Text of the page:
Uncertainty over how US military intervention in Syria would end
The Pentagon says any attack could hit the Syrian regime hard, which could lead to retaliation, such as attacks on US bases. 'You should expect everything,' says Syrian President Bashar al-Assad.
WASHINGTON — As President Obama prepares to make the case for a military intervention in Syria to the American people on Tuesday, senior military officials are grappling with a key question underpinning the planning of the operation: How does it end?
The crux of the operation, as it stands now, is to use cruise missiles fired from US Navy ships to target any elements of Mr. Assad’s arsenal that give him the ability to use chemical weapons on his people. This includes Syrian rockets and artillery, as well as places that US intelligence determines to be military headquarters for planning and launching chemical attacks.
The plan is to have “a collateral damage estimate of low” – meaning to kill as few civilians as possible – the nation’s top military officer, Gen. Martin Dempsey, told lawmakers last week.
That said, he used the opportunity to send a warning to Assad and those suspected of planning chemical weapons attacks on civilians. The US military would not show “the same constraint, if you will, in what damage could be done to regime personnel.”
And how about Assad? Will he simply lay low until the US military carries out its attacks, if the Pentagon is ordered to do so by President Obama? Not likely.
“In the real world of unintended (and unwelcome) consequences, all manner of unpleasant alternative scenarios could rapidly materialize. A limited strike could just as easily provoke Assad,” notes retired Lt. Gen. David Barno, a former commander of US forces in Afghanistan.
Assad told CBS News on Monday that a US strike definitely will provoke him. “Will there be attacks against American bases in the Middle East?” host Charlie Rose asked. “You should expect everything," Assad promised.
There could be chemical warfare, too. “That depends if the rebels or the terrorists in this region or any other group have it, it could happen. I don’t know. I’m not [a] fortune teller,” Assad said with a shrug and a quick smile. “Nobody expected the 11th of September,” he added. “When everything is on the brink of explosion, you have to expect everything.”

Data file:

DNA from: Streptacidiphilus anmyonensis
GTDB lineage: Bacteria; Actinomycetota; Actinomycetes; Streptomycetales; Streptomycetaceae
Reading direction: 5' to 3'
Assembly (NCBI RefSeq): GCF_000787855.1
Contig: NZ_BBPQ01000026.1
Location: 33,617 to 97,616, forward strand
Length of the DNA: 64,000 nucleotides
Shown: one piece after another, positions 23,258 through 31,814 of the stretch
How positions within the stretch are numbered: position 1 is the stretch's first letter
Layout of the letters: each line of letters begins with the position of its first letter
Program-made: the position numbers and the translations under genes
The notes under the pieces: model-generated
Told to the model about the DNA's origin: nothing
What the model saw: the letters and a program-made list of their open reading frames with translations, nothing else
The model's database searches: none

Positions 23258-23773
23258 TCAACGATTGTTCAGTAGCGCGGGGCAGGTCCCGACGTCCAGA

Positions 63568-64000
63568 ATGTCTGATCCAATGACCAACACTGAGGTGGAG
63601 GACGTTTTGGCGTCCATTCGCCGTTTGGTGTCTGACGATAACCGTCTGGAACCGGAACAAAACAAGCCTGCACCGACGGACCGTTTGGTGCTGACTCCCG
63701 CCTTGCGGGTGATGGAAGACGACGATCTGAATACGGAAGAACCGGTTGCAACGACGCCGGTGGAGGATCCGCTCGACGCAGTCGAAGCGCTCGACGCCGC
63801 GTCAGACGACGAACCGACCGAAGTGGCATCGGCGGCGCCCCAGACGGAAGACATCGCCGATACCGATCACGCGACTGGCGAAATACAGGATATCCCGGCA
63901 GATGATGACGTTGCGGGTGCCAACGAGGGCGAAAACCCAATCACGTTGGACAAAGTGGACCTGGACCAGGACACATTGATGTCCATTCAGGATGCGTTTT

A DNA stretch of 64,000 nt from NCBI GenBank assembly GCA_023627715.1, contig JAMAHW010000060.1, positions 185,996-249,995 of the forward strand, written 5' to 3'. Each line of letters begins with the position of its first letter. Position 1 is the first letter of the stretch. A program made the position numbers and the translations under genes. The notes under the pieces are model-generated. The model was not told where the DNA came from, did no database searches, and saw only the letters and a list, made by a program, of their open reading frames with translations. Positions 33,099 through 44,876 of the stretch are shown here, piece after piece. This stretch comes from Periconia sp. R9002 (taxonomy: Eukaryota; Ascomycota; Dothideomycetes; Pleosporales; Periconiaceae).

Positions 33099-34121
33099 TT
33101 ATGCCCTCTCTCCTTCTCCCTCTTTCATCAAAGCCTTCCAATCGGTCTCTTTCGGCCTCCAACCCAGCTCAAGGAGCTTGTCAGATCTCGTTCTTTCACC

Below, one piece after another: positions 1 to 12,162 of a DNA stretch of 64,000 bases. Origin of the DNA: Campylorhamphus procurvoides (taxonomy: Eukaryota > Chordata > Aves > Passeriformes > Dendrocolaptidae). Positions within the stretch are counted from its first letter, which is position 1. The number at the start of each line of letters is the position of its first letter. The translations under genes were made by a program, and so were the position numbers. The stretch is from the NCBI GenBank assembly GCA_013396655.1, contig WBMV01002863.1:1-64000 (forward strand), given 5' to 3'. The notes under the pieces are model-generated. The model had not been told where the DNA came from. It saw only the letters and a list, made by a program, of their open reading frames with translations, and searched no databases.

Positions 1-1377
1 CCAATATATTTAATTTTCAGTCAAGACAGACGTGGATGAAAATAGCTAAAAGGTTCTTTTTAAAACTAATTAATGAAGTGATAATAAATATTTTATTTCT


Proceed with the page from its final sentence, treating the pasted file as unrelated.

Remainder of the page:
Some, including Sen. John McCain (R) of Arizona, are pushing back against the plan for a strike that would simply target chemical weapons caches.
“If anything, the message of a narrowly focused US strike could be just the opposite of what the US intends,” says Anthony Cordesman, a defense analyst at the Center for Strategic and International Studies.
“To the world’s worst regimes, the unintended message of limited strikes that leave their governments intact may be that that if you are going to use such weapons, use them decisively enough to make any international action worth the cost," he adds. "Worse, such actions may lead regimes to question the utility of using weapons with limited value in deterring international intervention, like chemical weapons. Instead, they may be incentivized to go nuclear, go cyber, or support violent non-state actors.”
But this is the problem with limited military strikes: They almost never remain limited, writes General Barno, now a senior fellow at the Center for a New American Security in an analysis piece for the think tank.
“The most likely outcome of such a strike now in Syria is that the war goes on with the regime emboldened, the region further inflamed, and continuing pressure on Washington to do more as the bloodshed continues,” he adds. “Assad will not back down; his survival is at stake. There is simply no good end in sight. The slope inevitably leads quickly downhill to deeper and deeper US involvement.”